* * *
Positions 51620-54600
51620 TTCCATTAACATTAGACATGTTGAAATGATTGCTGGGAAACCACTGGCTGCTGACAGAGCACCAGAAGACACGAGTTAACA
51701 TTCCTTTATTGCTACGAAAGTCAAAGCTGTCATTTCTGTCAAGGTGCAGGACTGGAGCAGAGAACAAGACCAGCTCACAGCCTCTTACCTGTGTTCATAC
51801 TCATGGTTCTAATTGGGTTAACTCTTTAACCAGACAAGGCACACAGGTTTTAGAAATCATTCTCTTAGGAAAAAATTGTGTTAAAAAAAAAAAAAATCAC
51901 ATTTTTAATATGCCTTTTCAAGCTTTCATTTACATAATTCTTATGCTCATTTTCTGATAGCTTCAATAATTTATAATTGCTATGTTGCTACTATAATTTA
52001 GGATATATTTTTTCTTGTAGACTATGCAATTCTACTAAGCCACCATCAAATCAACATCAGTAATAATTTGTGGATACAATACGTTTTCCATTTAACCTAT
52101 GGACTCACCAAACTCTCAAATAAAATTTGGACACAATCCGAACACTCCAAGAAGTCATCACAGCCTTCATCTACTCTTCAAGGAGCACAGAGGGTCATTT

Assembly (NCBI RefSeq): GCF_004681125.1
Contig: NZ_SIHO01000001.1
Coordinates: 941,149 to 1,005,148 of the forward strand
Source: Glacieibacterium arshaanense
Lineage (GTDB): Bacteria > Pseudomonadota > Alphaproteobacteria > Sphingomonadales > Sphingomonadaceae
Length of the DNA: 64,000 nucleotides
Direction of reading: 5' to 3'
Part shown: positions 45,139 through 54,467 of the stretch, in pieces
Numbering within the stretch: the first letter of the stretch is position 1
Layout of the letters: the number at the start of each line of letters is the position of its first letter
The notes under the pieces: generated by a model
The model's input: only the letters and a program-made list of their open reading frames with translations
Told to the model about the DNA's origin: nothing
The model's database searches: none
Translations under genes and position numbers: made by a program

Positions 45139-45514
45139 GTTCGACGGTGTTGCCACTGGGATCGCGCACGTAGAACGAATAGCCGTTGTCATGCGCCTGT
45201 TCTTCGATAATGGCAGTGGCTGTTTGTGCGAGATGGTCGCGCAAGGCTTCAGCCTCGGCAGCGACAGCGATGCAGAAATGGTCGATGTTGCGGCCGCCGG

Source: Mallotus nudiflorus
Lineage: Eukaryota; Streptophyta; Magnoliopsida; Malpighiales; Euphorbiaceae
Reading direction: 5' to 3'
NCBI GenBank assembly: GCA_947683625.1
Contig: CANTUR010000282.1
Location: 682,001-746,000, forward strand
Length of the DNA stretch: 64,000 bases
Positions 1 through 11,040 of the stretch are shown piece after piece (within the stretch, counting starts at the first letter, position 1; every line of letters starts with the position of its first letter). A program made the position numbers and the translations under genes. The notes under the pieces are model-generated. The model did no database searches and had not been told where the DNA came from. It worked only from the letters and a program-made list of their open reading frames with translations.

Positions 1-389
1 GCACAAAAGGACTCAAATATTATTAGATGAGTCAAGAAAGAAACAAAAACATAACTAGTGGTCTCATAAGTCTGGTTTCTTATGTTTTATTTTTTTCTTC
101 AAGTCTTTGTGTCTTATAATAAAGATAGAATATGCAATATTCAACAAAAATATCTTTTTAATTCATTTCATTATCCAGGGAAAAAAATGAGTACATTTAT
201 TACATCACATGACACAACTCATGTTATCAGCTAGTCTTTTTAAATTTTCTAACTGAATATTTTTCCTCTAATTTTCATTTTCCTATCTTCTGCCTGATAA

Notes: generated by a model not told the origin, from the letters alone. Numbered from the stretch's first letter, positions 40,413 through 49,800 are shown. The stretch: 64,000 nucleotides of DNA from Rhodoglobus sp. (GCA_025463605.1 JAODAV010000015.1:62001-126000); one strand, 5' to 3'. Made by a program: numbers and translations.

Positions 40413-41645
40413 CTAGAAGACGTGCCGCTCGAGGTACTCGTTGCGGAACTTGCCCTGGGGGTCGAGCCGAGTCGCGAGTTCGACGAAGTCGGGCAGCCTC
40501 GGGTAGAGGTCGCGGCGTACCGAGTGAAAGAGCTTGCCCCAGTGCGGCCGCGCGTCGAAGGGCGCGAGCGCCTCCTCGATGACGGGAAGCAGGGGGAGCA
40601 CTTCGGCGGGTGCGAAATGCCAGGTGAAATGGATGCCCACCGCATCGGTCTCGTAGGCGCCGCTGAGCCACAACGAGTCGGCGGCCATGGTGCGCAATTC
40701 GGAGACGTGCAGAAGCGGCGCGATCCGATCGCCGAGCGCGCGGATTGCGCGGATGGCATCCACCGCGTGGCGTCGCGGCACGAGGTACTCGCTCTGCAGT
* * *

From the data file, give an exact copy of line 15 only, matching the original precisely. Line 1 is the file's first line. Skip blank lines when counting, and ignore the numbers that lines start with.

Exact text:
Part shown: positions 45,139 through 54,467 of the stretch, in pieces